I was excited to read this book because I'm a big fan of Dr. Cottom's Twitter presence and writing in other venues, as well as her previous book [book:Lower Ed: How For-Profit Colleges Deepen Inequality in America|25159221].  That said, I was a little let down by this collection.  When the eight essays in this collection snap into focus, it's incredible, and her perspective as a black woman is right on.  Too often, though, it felt like an essay was covering two topics with some less-than-great segueing between those two topics when I would have preferred two consecutive essays, each focusing on one of the topics and conversing with the other.  

This aside, the way Dr. Cottom backs up her discourse on the topics of race, beauty, money, and other topics with solid references and research is great, and really gives her arguments meaning and depth.
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This book is excellent. As an educator, this collection of essays deepens my understanding of the world my Black female students live in. You cannot read this text without coming out changed after you turn the last page.
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I'm a graduate student at the university where the author teaches and I'm forever sad over the fact that I couldn't squeeze in a class with her. This book is a treasure. It's written in an amazing voice that captures the depth and pain of her experience with honesty and an incredible amount of wit. It's smart and thought-provoking without being stuffy, which makes it a perfect read and easy recommendation.
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I'm really enjoying my exploration of this brilliant Black mind. Cottom's experiences as a Black woman in academia, as well as her quiet wit, have me enthralled and her hospital experience broke my heart and left me enraged. I'm aware of these awful truths already, but Cottom does not hold back. Her rage is righteous and needs to be heard.

I am not a Black woman. I am a white woman and student of sociology headed for higher education teaching. I'm learning, and I care, and this may get me some backlash, I believe more white feminists, especially those earnestly exploring their discomfort in the face of Black feminism, need to read this book, too. 

I'm reading a galley graciously provided by Netgalley (thank you) in exchange for an honest review. The galley contains quite a few grammatical errors that I assume will be remedied by publication.
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Fantastic set of essays by the inestimable Tressie McMillan Cottom! I was most moved by the essay "Dying to be Competent" - angered and saddened for Tressie and all black women who experience the failure of our health care system in the face of real medical emergencies.
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This book really wasn't for me. I tried to get into the way of writing but I found it quite aggressive and confrontational from the start and because of this quickly lost interest. 

Thank you for the publisher for this opportunity.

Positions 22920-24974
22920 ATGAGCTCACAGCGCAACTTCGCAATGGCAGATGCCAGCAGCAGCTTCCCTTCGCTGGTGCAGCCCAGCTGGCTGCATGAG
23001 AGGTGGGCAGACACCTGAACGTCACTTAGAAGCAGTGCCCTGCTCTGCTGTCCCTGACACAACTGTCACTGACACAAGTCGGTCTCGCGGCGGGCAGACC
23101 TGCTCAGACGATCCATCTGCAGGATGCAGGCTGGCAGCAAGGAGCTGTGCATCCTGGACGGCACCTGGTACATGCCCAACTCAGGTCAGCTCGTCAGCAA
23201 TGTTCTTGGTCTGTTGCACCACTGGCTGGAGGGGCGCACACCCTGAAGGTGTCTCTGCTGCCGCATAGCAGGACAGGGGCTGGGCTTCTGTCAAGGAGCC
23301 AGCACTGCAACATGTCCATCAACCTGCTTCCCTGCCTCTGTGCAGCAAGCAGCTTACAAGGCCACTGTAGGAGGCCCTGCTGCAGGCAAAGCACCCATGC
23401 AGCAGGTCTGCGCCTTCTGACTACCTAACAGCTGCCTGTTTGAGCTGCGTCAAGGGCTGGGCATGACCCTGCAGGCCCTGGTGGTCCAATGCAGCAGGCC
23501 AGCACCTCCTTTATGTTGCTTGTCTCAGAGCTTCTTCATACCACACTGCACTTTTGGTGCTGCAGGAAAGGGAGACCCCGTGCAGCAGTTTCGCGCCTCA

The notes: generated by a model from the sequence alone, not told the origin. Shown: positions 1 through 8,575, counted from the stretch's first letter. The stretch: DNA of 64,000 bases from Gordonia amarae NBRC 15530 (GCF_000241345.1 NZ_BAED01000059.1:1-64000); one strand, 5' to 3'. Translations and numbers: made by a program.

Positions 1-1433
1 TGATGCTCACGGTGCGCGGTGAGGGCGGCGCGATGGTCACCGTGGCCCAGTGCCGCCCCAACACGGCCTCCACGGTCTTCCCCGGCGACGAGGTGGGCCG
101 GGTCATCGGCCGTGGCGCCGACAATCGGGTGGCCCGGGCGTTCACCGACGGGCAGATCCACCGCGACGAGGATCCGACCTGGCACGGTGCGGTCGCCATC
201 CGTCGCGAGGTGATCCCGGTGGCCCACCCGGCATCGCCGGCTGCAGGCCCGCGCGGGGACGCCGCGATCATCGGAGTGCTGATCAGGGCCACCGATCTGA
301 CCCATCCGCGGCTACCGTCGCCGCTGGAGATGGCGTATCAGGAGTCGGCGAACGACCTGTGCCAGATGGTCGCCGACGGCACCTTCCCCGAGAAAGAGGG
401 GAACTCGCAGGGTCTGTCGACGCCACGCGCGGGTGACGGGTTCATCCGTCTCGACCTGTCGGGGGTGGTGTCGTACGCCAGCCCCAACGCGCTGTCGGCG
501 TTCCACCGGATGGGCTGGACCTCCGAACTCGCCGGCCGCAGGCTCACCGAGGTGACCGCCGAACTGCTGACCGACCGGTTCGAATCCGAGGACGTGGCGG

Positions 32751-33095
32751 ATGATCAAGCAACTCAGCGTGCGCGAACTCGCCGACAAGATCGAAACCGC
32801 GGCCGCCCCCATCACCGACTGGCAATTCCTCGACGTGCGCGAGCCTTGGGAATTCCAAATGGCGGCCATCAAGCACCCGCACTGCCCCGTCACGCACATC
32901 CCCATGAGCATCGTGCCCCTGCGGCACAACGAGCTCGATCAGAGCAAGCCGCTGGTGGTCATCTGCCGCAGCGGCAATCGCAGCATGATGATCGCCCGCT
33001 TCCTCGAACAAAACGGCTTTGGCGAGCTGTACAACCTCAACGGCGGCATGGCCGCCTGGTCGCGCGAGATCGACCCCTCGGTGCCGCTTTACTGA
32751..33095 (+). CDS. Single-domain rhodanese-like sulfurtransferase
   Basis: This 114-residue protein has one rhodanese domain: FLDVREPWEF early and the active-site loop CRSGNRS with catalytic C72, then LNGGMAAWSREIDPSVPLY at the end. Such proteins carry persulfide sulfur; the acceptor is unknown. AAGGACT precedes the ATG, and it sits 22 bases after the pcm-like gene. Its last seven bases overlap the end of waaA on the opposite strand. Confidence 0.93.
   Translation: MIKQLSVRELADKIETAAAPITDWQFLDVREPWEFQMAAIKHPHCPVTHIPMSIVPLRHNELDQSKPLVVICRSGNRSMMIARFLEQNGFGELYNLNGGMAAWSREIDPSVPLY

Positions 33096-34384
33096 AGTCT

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I loved this book of essays, and it has inspired me to read Lower Ed, as well as basically everything else Tressie McMillan Cottom has written. Absolutely everyone should read Thick - it is smart, funny, and heartbreaking. I'll be on the lookout for all her future books.
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This collection of essays by Cottom are a combination of her life experiences together with social commentary on race, feminism and today’s culture. 
Having never read her work, I was interested by her use of the personal essay combined with academic research...and humour! An entertaining and insightful read.
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Just when I think I have made real progress in my understanding of racism, a book like "Thick" comes along to tell me to think again, and get back to work. I was left feeling both enlightened by the section about beauty and body image---what it is, isn't, and may never be for many--- and sickened by what I call the "She's almost ready" section, which describes the (male) evaluation of young girls as to how soon they'll be ripe for use and abuse, sexual and otherwise.

My paraphrasing does Ms. Cottom's work little justice. Suffice it to say, the reader will most likely be exposed to viewpoints not previously considered. What I most appreciated was the avoidance of making the reader feel attacked. For example, I once joined the Facebook group "Woke Folks" in order to learn more about racism and the general social experiences of others. I left the group after within three hours, after witnessing finger-pointing, name-calling and insults, some of which were thrown my way for complimenting an African-American author, but "not in the correct way." Well, lesson learned, but it sure didn't foster healthy discourse.. And so I compliment Ms. Cottom's willingness to discuss and educate without placing blame. I'm not saying blame isn't well-deserved, but books such as "Thick" get us thinking and discussing, not running to protect ourselves after asking questions.